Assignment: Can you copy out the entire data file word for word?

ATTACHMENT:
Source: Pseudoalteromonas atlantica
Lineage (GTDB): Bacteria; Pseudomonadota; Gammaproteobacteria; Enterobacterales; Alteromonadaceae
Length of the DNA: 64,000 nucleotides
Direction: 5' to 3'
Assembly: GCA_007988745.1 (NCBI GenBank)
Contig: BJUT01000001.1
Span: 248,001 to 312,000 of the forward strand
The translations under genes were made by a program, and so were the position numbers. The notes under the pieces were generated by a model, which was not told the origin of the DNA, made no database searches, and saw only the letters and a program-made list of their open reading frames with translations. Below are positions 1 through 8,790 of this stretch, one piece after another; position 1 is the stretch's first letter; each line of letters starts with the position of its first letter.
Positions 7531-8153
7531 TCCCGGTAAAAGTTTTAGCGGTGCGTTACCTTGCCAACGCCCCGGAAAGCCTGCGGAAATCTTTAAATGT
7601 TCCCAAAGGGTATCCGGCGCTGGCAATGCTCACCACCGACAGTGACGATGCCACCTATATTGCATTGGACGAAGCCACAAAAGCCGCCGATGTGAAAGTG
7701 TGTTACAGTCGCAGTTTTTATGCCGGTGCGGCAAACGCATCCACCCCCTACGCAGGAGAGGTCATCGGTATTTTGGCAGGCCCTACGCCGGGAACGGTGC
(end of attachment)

Source: Pseudoalteromonas atlantica
Lineage (GTDB): Bacteria; Pseudomonadota; Gammaproteobacteria; Enterobacterales; Alteromonadaceae
Length of the DNA: 64,000 nucleotides
Direction: 5' to 3'
Assembly: GCA_007988745.1 (NCBI GenBank)
Contig: BJUT01000001.1
Span: 248,001 to 312,000 of the forward strand
The translations under genes were made by a program, and so were the position numbers. The notes under the pieces were generated by a model, which was not told the origin of the DNA, made no database searches, and saw only the letters and a program-made list of their open reading frames with translations. Below are positions 1 through 8,790 of this stretch, one piece after another; position 1 is the stretch's first letter; each line of letters starts with the position of its first letter.
Positions 7531-8153
7531 TCCCGGTAAAAGTTTTAGCGGTGCGTTACCTTGCCAACGCCCCGGAAAGCCTGCGGAAATCTTTAAATGT
7601 TCCCAAAGGGTATCCGGCGCTGGCAATGCTCACCACCGACAGTGACGATGCCACCTATATTGCATTGGACGAAGCCACAAAAGCCGCCGATGTGAAAGTG
7701 TGTTACAGTCGCAGTTTTTATGCCGGTGCGGCAAACGCATCCACCCCCTACGCAGGAGAGGTCATCGGTATTTTGGCAGGCCCTACGCCGGGAACGGTGC